The No Impact experiment in environmental living means that, as part of trying not to harm the planet, we eat better (local food), exercise more (biking everywhere) and waste less time on screen addiction (using no mains electricity). A list of the benefits we've noticed, abridged to only the health-related, includes:
- Twenty pounds off my gut, and eight off Michelle's
- No dandruff on my collar or dermatitis on my face
- Better nights' sleep and less tired days
- No more raccoon-like dark circles around my eyes
- We pout less and smile more--we feel happier
- Michelle no longer counts sheep--her insomnia is gone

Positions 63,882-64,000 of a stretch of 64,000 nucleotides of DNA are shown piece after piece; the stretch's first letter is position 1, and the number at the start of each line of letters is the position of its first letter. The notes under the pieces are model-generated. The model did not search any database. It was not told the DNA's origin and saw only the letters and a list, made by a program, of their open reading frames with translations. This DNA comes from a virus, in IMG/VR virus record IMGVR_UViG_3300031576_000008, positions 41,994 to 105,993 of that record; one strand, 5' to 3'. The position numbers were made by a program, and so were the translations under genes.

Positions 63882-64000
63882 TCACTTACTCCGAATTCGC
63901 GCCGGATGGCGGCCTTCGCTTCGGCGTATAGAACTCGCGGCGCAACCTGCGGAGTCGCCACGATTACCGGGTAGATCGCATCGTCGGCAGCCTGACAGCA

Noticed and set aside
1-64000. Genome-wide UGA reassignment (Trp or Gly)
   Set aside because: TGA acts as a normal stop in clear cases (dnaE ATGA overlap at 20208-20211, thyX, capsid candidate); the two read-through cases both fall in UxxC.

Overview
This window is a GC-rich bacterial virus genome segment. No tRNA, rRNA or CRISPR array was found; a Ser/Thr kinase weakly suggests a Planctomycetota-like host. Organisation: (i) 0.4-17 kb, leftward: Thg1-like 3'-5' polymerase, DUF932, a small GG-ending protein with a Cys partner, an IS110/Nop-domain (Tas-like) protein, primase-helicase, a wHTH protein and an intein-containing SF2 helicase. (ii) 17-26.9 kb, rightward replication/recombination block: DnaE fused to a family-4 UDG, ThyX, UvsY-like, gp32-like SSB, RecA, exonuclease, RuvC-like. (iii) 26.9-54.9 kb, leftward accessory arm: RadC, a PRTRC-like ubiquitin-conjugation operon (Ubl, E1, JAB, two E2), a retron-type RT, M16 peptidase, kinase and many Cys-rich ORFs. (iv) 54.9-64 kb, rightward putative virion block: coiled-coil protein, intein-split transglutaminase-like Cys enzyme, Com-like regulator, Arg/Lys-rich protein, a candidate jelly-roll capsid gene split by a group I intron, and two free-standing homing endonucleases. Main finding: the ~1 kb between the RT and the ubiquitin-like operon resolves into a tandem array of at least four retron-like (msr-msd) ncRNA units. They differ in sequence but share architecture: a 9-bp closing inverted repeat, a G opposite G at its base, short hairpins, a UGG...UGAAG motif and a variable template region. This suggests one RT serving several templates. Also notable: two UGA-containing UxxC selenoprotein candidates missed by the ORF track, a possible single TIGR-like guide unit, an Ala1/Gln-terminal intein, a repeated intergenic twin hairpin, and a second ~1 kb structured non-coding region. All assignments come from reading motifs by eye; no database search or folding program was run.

- No more monthly tummy cramps for Michelle
It turns out, you see, that eco-living, in our experience, is not so much about sacrifice as it is about increased health and happiness. The same would be true of big, societal eco-changes.
Think, for example, of the long lists of benefits that might come with public transportation replacing our cities’ traffic jams, power plants billowing less pollution and cars getting decent gas mileage. But lately, we hear less about the benefits of taking these actions than about the catastrophic risks of not.
My point is that a big boost to the environmental cause might come with spending a little less time making people scared of a worse life and a little more time inspiring them towards a better one.
Colin Beavan (that's me!) is now leading a conversation about finding a happy, helpful life at Colinbeavan.com. If you want to know how people are breaking out and and finding authentic, meaningful lives that help our world, check it out the blog here and sign up to join the conversation here.